Traits of the worst travel agents

CHIANG RAI, 21 November 2018: We all like to think our friendly travel agent still has a future with a little help from technology.

Disruptive technology is not the travel agency’s worst enemy. In reality it’s a friend that can help a travel agency adapt and build a new sustainable business model.

That’s the message we hear at conferences, or on the sidelines of trade exhibitions, from the vendors of powerful Apps that claim to transform a travel agency on the skids to one that soars to new heights.  

But if you check what constitutes the worst travel agents, based on surveys, most lapses have very little to do with a failure to embrace technology and more to do with an inability to recognise and respect a customer’s basic needs.

A recent UK ‘Which’ report took a look at what constitutes the worst travel agencies and while the research focused on the UK travel market, the complaints consumers identified hint of what is really hurting travel agencies worldwide – a lack of respect for the customer who is probably giving them a last chance to perform.

There are enough travellers out there who would happily give a travel agency their business if they could deliver a memorable hassle free trip. Agencies are losing customers faster than they can find replacements, not because of technology, but due a widespread lack of empathy with customers.

So what constitutes worst in-class? Misinformation topped the list of consumer complaints.  The worst travel companies exaggerate and fail to deliver on their advertised promise. It’s a universal problem illustrated by company websites and glowing press releases that make very little effort to conceal their real purpose to generate sales rather than provide accurate information.

The worst travel agents also share other traits. Usually reps in travel agencies sell accommodation based on what has been contracted by senior managers, or even the agency owner. The flagged bargains and top recommendations are not based on value for the customer, but the commission level, or the net markup that goes with the accommodation. Of course, this leads to a litany of complaints from customers who will invariably discover there was a superior hotel next door at a much better rate.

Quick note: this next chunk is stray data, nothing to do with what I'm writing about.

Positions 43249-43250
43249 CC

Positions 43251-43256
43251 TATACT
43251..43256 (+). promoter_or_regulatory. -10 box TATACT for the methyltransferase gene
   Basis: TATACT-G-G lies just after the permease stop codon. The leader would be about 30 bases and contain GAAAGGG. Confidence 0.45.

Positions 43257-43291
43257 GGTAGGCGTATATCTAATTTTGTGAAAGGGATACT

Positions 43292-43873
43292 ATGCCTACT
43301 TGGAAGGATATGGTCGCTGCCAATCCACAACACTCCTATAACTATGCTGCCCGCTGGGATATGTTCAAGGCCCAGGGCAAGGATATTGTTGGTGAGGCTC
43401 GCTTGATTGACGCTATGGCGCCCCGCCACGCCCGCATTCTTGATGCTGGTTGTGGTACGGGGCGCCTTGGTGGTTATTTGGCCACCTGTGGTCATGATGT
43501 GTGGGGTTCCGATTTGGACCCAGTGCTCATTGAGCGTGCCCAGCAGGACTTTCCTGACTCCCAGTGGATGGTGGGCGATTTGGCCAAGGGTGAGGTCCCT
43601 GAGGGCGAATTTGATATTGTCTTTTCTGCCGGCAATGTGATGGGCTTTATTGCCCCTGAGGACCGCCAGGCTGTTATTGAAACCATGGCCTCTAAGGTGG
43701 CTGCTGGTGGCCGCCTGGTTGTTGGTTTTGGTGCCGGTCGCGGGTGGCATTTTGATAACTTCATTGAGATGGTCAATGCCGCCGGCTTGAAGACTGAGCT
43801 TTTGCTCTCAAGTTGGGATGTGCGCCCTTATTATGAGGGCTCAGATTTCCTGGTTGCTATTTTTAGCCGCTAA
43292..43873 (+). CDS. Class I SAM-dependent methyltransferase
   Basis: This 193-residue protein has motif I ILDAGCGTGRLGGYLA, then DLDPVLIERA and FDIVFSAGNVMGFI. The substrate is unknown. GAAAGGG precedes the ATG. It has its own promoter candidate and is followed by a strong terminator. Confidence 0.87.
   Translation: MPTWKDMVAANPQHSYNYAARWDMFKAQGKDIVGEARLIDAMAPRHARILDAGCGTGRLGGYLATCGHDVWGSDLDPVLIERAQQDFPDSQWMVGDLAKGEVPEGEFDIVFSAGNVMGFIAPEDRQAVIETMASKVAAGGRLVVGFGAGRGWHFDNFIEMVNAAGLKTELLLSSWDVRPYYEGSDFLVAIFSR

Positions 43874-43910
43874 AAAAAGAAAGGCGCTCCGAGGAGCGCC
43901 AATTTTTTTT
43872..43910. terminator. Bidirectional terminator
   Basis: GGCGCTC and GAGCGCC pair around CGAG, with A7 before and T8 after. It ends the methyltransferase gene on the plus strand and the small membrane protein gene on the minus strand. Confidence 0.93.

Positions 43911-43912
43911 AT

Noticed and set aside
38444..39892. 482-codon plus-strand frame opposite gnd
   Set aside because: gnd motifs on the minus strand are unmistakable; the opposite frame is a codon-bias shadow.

But service-poor travel agencies have more in common than just packaging substandard accommodation, they are more likely to employ incompetent staff ensuring “terrible customer service.” It was high up on the list of problems encountered by the 6,945 respondents surveyed.

Travel agencies are notorious for penny-pinching on salaries and hiring incompetent reps, or counter staff, who know less about the destinations than the customer. Clearly, they have never visited the destination, or done any serious research. They are order takers poorly paid and trained.

How many students today look at the travel agency job market and think they might have a rewarding career path in travel? I assume not many. Salaries are low and the only viable path forward sees them heading for the door to open their own agency where they replicate the same errors.

Poor travel agencies are known for heavy-duty hard sell. Agency staffers are told to up-sell. It’s their mantra and of course customers recognise when they are being taken to the cleaners through pricy upgrades and extras.

And as the tour unfolds, tour company clients dislike being treated like cattle led by the nose to jewellery, handicraft and souvenir shops. It’s a worldwide travel agency tactic to boost earnings from shopping and despite the denials it prospers in every market and customers recognise they are being ripped off.

Is the answer to beef up technology to become more remote and buy into chat bots or robotic help centres? Or is there still a place for the genuine expert, the specialist who embraces duty-of-care and delivers genuine service. Working from home., online and connected, they are probably the antithesis of the so-called grand mergers and the mega travel corporations that we see today.